In re Brookshire Grocery Co.

Decision Date04 January 2008
Docket NumberNo. 05-0300.,05-0300.
Citation250 S.W.3d 66
PartiesIn re BROOKSHIRE GROCERY COMPANY, Relator.
CourtTexas Supreme Court

Charles H. Clark, Clark Lea Rutter & Logsdon, Deborah J. Race, Ireland Carroll & Kelley, P.C., Tyler, John W. Alexander, Alexander & Boswell, Winnsboro, for Brookshire Grocery Company.

Jeffrey R. Ward, George Alan Boll, Juneau, Boll & Ward, P.L.L.C., Addison, and Michael Jung, Strasburger & Price, L.L.P., Dallas, for Barbara Goss.

WALLACE B. JEFFERSON, Chief Justice.

In this mandamus action, we determine whether a motion for new trial filed within thirty days of judgment, but after a preceding motion for new trial has been overruled, extends the trial court's plenary power under Texas Rule of Civil Procedure 329b. Because we hold that it does not, we deny relator Brookshire Grocery Company's petition for writ of mandamus.

I Background

In the underlying tort action, the jury returned a verdict for Barbara Goss in her action against Brookshire. On December 3, 2004, after the verdict but before the trial court signed the judgment, Brookshire filed a "Motion for Judgment Notwithstanding the Verdict and in the Alternative Motion for New Trial." In these motions, Brookshire argued that there was no evidence to support the verdict and urged the court to render judgment in its favor; alternatively, Brookshire sought a new trial based on an alleged error in the court's charge. On December 9, 2004, the court heard the motions and signed a judgment conforming to the jury verdict. The next day, December 10, 2004, the court signed an order denying not only Brookshire's motion for judgment notwithstanding the verdict, but also its alternative motion for new trial.1 Specifically, the order stated that "[h]aving considered the pleadings and the evidence presented, and having heard and considered the arguments of counsel, the Court finds that said Motions are DENIED." (Emphasis added.)

On January 7, 2005, twenty-nine days after judgment, Brookshire filed a second motion for new trial, which again argued, in considerably more detail, that there was insufficient evidence to support the judgment and that the court's charge was erroneous. Goss countered that the December 10, 2004 order "terminated the period for filing amended or supplemental motions for new trial under Tex.R. Civ. P. 329b(b), and triggered the final thirty days of the Court's plenary power under Tex.R. Civ. P. 329b(e)." After a January 25 hearing, the trial court granted Brookshire's motion for new trial in an order signed on February 1.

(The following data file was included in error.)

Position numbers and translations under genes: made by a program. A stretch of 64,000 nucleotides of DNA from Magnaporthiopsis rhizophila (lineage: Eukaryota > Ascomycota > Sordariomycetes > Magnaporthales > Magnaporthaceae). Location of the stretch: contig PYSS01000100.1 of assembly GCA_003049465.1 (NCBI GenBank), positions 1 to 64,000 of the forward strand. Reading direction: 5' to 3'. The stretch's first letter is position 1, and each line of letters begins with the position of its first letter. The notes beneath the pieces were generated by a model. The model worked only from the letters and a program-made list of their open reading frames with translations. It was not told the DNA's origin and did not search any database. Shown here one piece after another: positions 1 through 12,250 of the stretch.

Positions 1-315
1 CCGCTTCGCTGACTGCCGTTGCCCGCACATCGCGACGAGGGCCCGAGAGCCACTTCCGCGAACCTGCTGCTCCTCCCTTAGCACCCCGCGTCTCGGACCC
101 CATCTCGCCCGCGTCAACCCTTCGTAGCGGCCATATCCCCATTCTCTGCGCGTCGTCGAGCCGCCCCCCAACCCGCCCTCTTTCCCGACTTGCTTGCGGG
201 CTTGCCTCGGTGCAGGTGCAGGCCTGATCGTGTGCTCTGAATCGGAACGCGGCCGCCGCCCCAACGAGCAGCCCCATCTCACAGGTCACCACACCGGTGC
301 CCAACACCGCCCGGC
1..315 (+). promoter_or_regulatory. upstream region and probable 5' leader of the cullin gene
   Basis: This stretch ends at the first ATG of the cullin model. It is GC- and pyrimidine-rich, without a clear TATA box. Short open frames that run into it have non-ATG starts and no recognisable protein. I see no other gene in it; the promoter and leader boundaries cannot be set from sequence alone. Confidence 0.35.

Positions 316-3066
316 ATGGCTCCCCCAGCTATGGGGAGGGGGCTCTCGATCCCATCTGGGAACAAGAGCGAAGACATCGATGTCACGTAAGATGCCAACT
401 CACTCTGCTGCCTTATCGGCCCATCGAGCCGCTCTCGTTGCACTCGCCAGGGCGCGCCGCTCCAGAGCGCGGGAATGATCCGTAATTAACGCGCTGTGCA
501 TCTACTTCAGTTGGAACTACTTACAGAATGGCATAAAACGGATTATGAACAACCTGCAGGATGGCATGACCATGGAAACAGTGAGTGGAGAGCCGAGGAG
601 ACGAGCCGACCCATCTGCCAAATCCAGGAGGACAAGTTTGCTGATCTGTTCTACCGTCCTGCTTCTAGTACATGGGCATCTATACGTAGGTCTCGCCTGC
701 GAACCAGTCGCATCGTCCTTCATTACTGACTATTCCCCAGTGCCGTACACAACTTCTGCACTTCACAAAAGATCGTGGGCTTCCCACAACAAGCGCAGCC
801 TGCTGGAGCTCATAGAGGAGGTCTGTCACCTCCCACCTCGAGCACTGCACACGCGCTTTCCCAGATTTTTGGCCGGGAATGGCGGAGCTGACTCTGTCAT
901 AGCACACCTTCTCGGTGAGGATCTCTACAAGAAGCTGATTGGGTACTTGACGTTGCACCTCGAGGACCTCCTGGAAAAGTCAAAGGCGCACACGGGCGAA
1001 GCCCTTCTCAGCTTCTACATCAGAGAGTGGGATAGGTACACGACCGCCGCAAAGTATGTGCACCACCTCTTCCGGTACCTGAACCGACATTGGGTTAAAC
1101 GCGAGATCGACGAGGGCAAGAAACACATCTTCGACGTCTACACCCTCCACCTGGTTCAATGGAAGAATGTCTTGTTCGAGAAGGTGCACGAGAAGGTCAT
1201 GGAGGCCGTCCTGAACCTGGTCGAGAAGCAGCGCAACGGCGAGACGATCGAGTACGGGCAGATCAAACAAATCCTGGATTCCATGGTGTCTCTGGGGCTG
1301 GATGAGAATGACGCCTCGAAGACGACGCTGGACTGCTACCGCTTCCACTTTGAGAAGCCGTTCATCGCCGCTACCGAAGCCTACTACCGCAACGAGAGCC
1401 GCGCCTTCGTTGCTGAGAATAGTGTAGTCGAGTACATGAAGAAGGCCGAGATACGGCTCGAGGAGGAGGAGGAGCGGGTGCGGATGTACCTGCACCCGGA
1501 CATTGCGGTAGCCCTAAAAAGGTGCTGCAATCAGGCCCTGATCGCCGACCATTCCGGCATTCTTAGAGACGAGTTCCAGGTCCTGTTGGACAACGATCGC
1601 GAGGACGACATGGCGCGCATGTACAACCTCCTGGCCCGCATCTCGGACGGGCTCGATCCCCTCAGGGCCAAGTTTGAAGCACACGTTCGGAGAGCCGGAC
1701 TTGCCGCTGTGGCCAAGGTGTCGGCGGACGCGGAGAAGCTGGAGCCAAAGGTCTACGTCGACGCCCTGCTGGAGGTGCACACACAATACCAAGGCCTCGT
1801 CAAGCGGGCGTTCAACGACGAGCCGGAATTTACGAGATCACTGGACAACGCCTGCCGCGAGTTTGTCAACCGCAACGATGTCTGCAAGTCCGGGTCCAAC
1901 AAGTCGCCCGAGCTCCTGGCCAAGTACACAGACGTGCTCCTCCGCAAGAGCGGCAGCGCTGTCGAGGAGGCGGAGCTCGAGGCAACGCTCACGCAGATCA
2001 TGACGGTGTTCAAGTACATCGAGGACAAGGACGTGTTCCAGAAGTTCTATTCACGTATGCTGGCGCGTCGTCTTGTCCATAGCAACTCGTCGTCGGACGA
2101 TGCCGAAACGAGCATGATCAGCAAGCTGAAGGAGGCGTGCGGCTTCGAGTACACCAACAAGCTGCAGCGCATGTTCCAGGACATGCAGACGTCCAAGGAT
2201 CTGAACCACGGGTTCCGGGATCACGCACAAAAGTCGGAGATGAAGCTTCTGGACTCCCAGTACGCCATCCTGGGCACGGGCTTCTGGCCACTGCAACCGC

Goss sought mandamus relief from the court of appeals, arguing that the trial court lacked jurisdiction on February 1 to grant the second motion for new trial, because its plenary power expired on January 10, thirty days after the court overruled the first motion for new trial.2 The court of appeals agreed and ordered the trial court to vacate the February 1 order; the trial court has complied. 160 S.W.3d 288, 292. Brookshire now seeks a writ of mandamus directing the trial court to reinstate the order granting new trial.

II Standard of Review

Mandamus relief is appropriate when a trial court issues an order after its plenary power has expired. In re Sw. Bell Tel. Co., 35 S.W.3d 602, 605 (Tex.2000). When the mandamus proceeding arises out of the interpretation of legal rules, we give limited deference to the lower courts' analysis. See Walker v. Packer, 827 S.W.2d 833, 840 (Tex.1992).

III Discussion

Texas Rule of Civil Procedure 329b governs the filing of motions for new trial (as well as motions to modify, correct, or reform the judgment) and outlines their effect on the trial court's plenary power. The rule provides, in relevant part:

(a) A motion for new trial, if filed, shall be filed prior to or within thirty days after the judgment or other order complained of is signed.

(b) One or more amended motions for new trial may be filed without leave of court before any preceding motion for new trial filed by the movant is overruled and within thirty days after the judgment or other order complained of is signed.

. . .

(e) If a motion for new trial is timely filed by any party, the trial court, regardless of whether an appeal has been perfected, has plenary power to grant a new trial or to vacate, modify, correct, or reform the judgment until thirty days after all such timely-filed motions are overruled, either by a written and signed order or by operation of law, whichever occurs first.

TEX.R. CIV. P. 329b (emphasis added).